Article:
MAS 863 - How to Make Almost Anything Fall 2004

Amon Millner

millner [at] E15-020F, 20 Ames st, Cambridge, MA 02142
Weekly Assignments
3D scanning
Inspiration  I heard an inspiring talk about how 3D scanning tools are changing the way archeologists work. I decided to preserve this toy bone that a prehistoric stuffed dog buried in our lab ages ago

Project files file dump

Who says computers are bad DJs? The GeoMagic software controlled this turntable to scan different sides of the bone


This ERROR screen caused me to lose my work and start over again. If you look at the screen, you can see inside of a partially closed bone. Using a process called "manual registration," I was lining up the 8 scans I took of the bone at different orientations and combining the images to make the object look like one closed bone. Once the scans were oriented in the right direction, I created a "shell" around them to give the image of a bone shown in other screen shots.


In an ideal world, the bone would be a light tan color all around it, however, here you can still see some of the dark pixels I had to remove (that were remnants of the parts of the turntable that were scanned with each bone scan)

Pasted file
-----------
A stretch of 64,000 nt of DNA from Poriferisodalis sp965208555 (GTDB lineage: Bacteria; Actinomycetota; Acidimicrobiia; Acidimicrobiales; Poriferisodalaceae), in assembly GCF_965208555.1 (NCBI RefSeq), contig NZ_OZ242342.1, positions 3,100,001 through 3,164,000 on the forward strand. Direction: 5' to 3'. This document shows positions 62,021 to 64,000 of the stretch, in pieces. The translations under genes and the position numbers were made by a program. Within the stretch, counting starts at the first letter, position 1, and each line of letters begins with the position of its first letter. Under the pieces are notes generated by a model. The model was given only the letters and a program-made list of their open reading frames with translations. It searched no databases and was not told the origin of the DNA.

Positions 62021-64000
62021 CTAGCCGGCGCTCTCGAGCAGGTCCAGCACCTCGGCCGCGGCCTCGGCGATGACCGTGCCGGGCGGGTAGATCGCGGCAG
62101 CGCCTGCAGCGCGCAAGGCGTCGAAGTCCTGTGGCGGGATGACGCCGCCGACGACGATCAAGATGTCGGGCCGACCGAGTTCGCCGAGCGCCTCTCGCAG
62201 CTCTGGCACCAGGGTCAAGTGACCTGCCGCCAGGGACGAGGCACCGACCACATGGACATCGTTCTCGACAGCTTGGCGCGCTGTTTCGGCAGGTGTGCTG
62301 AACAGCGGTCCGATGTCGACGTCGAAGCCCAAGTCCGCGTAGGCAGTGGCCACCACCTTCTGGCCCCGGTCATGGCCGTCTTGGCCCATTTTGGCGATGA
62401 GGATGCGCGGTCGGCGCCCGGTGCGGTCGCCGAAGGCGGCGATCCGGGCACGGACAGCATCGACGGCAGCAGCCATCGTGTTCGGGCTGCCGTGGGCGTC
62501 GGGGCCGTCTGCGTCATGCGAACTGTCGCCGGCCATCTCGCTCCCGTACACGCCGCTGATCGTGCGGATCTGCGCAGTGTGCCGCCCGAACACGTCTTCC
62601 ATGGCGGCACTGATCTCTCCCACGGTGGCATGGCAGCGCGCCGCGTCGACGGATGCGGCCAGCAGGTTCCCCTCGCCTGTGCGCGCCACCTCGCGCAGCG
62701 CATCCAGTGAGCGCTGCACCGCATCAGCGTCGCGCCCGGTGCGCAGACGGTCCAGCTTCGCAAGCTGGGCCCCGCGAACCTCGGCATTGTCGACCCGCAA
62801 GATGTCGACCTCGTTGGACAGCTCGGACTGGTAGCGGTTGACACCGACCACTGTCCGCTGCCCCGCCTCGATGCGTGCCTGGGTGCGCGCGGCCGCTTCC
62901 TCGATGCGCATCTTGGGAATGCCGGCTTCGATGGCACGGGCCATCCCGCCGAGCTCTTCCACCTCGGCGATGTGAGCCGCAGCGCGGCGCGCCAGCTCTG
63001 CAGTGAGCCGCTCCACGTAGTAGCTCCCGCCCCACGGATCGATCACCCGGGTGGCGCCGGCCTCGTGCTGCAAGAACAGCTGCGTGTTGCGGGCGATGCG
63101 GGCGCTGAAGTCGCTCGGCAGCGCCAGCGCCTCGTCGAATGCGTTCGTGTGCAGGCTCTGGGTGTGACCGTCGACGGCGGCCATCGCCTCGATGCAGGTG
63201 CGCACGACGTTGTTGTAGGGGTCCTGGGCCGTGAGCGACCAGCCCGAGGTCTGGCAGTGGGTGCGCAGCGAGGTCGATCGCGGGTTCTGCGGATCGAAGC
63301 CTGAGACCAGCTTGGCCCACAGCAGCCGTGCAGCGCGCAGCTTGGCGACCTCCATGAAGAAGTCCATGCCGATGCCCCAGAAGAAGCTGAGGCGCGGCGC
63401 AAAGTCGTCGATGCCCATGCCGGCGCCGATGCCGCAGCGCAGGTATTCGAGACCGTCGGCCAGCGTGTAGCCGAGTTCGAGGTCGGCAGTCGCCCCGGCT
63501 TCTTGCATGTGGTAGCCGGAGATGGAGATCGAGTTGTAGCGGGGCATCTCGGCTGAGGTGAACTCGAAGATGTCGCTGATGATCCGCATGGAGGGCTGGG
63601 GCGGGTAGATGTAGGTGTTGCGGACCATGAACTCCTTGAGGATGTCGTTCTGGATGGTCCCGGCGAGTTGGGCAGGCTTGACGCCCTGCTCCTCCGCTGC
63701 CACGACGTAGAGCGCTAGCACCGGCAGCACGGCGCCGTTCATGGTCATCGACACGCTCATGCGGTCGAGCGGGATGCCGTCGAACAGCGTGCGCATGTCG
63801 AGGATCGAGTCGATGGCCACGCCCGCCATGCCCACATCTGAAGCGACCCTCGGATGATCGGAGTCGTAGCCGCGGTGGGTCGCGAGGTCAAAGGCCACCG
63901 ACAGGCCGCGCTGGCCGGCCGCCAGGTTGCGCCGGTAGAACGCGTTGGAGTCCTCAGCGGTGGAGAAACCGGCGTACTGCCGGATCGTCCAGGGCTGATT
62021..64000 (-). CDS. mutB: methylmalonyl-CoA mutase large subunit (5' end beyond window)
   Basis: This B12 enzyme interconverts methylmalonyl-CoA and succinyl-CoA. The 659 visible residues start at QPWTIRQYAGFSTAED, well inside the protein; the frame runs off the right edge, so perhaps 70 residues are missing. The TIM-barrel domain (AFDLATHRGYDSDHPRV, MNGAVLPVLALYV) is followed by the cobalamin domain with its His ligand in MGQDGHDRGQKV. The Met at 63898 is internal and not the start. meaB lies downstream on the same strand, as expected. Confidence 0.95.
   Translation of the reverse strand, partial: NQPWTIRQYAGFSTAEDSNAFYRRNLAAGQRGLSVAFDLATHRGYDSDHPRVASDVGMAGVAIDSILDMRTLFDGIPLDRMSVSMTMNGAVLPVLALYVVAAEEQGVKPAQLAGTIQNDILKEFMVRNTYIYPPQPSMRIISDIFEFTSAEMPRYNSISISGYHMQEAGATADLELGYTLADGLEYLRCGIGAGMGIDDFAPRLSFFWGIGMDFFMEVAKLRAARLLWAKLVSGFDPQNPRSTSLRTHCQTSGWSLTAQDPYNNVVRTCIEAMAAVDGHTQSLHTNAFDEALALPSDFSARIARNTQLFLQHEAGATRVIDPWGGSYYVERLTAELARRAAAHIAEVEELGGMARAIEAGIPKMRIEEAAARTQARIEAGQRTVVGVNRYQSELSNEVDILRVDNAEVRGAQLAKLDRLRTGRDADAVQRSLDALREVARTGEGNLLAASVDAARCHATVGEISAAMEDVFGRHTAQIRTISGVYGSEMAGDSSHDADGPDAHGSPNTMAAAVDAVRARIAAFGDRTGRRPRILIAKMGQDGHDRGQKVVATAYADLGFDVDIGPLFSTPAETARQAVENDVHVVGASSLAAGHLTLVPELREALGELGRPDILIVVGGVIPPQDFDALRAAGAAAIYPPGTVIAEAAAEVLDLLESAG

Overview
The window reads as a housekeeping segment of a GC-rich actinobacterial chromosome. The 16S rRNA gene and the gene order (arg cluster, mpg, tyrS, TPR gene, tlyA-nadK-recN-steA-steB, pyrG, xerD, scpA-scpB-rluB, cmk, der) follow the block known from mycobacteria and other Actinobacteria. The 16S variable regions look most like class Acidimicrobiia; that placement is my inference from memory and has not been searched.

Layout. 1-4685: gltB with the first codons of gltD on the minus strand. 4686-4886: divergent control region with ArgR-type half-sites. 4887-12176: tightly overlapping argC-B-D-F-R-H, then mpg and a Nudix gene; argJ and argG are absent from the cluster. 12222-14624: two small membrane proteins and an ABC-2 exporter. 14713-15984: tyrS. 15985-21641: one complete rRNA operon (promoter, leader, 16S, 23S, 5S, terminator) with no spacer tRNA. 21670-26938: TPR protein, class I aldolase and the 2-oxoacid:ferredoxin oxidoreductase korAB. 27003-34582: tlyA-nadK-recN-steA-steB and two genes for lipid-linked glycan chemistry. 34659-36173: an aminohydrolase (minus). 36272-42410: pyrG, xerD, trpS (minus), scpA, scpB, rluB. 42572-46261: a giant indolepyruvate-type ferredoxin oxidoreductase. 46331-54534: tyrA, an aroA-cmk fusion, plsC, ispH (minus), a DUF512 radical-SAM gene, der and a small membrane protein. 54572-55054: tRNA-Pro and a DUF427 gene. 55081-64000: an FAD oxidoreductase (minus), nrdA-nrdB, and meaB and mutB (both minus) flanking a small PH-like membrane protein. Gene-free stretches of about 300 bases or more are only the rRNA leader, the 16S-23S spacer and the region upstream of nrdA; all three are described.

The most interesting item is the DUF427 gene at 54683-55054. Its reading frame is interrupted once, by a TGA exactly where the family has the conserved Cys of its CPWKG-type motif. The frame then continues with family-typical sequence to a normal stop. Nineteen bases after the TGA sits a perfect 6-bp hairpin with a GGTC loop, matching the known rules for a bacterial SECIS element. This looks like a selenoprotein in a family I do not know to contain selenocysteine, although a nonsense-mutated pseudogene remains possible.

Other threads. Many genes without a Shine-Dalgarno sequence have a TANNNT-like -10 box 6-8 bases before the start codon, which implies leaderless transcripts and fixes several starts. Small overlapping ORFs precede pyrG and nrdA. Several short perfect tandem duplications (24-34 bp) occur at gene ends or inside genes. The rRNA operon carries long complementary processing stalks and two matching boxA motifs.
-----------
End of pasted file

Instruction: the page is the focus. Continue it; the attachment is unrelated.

Once you have a 3D model of your object, you can tweak it in many different ways. I played with the bone's length, width, and color. This image shows how I gave the virtual bone the texture of a milkbone doggie snack. I chose not to print this version to decrease the chances that a Media Lab dog would attempt to swallow my project. "Neil - where's your project Amon?? Me - a dog ate it!"

*no animals were harmed while making this project (unless you count graduate students)

Process notes/tips -I recommend starting with a very symmetrical object (that's not full of holes or  fur)

-8 scans (4 of the top, 4 of the bottom) of an object is more than enough to piece together a 3D image (in my opinion)